Terry McDonald: Site Safety

As it celebrates its 40th anniversary, OSHA issues a white paper supporting the benefits of launching your own injury and illness prevention program.

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We have discussed the concept of developing a safety program at your workplace many times. I have provided examples from my own background, and I’ve done my best to impress upon you how and why any time or resources devoted to this effort will provide huge returns in the long run. Some of these benefits are as tangible as increased productivity since healthy employees stay on the job—and avoiding costs for injuries sustained, including increased insurance premiums—while others are less so, having more to do with your company’s reputation as a safe and well-run operation. As always, I want to provide you with resources that will help you to achieve these safety goals, such as a recent white paper published by the Occupational Safety and Health Administration (OSHA) that is titled “Injury and Illness Prevention Programs.”

In providing background information about the agency, the paper states that since OSHA was signed into law and established 40 years ago, workplace deaths and reported occupational injuries have dropped by approximately 60 percent, which is an amazing thing to consider. I think it points to the value of safety programs in general, and the huge difference they can make in keeping workers safe in particular. In defining an injury and illness prevention program, OSHA calls it “a proactive process to help employers find and fix workplace hazards before workers are hurt.” The agency has found that, in addition to experiencing dramatic decreases in workplace injuries, employers who develop and implement these programs “often report a transformed workplace culture that can lead to higher productivity and quality, reduced turnover, reduced costs, and greater employee satisfaction.” Doesn’t that basically describe the type of company that we all want to work for?

One thing that OSHA makes clear up front is how important it is for people to work together on developing these programs, with a healthy mix of involvement from both management and employees who are on the front lines of production. The key elements of this process involve management leadership, worker participation, hazard identification and assessment, hazard prevention and control, education and training and, finally, program evaluation and improvement. Sounds like a fairly straightforward process, although it will be different in every case depending on the type of manufacturing a company is performing and also the complexity of that process. Also keep in mind that you are not only seeking out potential dangers presented by moving parts and sharp edges, but materials that can cause lung disease and other illnesses when workers are exposed to them. One benefit of this process is that it provides the opportunity for everyone involved to take a really close look at every single they do, which can help identify areas of improvement that aren’t even related to safety, such as more-efficient ways of loading and unloading parts.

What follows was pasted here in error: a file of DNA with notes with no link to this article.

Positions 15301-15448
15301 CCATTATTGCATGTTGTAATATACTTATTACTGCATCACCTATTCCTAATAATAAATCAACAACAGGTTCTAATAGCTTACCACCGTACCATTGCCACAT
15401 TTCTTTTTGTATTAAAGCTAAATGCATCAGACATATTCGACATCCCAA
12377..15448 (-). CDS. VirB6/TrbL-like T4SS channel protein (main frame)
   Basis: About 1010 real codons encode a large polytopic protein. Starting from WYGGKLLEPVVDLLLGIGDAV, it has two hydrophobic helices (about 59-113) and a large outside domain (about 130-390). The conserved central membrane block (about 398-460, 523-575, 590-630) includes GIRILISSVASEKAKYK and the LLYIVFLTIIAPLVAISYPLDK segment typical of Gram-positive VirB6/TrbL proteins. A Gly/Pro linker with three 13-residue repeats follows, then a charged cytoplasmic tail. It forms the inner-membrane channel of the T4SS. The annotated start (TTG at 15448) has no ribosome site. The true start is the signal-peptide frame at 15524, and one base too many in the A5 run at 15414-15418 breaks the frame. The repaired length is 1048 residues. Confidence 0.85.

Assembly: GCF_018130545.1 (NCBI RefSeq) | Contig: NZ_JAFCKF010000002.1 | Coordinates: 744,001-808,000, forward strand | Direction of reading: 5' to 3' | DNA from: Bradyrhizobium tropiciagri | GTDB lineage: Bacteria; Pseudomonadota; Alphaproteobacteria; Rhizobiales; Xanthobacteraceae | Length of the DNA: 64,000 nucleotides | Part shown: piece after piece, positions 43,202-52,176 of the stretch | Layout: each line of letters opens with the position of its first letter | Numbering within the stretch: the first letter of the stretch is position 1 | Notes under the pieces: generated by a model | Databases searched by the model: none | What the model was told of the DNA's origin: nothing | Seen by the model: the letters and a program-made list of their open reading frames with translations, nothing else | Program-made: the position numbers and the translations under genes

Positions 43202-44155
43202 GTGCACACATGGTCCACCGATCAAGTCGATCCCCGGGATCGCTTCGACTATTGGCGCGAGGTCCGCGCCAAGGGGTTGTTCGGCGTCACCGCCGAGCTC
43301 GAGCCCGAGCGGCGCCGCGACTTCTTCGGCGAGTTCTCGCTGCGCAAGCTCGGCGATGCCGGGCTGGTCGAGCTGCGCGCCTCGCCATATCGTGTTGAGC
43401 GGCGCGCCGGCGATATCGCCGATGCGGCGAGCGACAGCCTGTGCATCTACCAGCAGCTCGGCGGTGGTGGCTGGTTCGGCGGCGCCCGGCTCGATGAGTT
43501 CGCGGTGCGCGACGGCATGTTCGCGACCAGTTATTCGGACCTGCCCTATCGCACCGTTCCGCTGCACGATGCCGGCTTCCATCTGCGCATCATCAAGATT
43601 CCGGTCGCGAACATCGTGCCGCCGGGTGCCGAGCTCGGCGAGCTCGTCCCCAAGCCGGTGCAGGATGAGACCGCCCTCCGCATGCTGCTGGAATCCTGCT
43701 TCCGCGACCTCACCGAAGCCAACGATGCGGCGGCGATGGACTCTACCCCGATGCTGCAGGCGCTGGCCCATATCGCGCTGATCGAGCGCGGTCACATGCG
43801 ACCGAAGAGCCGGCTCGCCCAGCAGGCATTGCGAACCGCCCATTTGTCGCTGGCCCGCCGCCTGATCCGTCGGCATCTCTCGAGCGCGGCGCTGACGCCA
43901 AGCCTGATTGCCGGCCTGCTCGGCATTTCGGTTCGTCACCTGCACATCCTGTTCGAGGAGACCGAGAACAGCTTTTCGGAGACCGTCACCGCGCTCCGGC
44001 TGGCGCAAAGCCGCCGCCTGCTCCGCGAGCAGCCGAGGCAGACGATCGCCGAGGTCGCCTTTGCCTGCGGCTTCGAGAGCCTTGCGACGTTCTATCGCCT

While huge organizations such as the U.S. Departments of Defense and Energy have adopted the approach outlined in this paper, alongside big companies with thousands of employees, it is easily adaptable for smaller businesses as well. In fact, OSHA’s Safety and Health Achievement Recognition Program (SHARP)—which recognizes small employers that operate exemplary injury and illness prevention programs—studied companies ranging from 15-160 employees in size and found:
• A reduction in the number of injuries and illnesses.
• Improved compliance with regulatory requirements.
• Improved business and cost savings including reduced workers’ compensation premiums, reduced administrative and human resources burden associated with filing injury and illness reports, managing workers’ compensation cases and training new employees. The companies also experienced improved efficiency in operations and material use, and improved productivity. They were able to leverage their limited health and safety resources.
• An improved workplace environment with greater collective responsibility for workplace health and safety.
• Improved reputation and image in the community including relationships and cooperation between employers and OSHA, between employers and employees, and among employers in the business community. 

So I would encourage you to visit www.osha.gov and download “Injury and Illness Prevention Programs.” To be honest, you can’t afford not to. 

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is partner and manager of Repair Parts, Inc., and a current member and past–chairman of the American National Standards Institute B11.11 Subcommittee on Safety Requirements for Construction, Care, and Use of Gear Cutting Equipment. McDonald writes this monthly column specifically for Gear Solutions magazine, and he can be reached at (815) 968–4499 or rpi@repair–parts–inc.com. The company's Web site is [www.repair–parts–inc.com].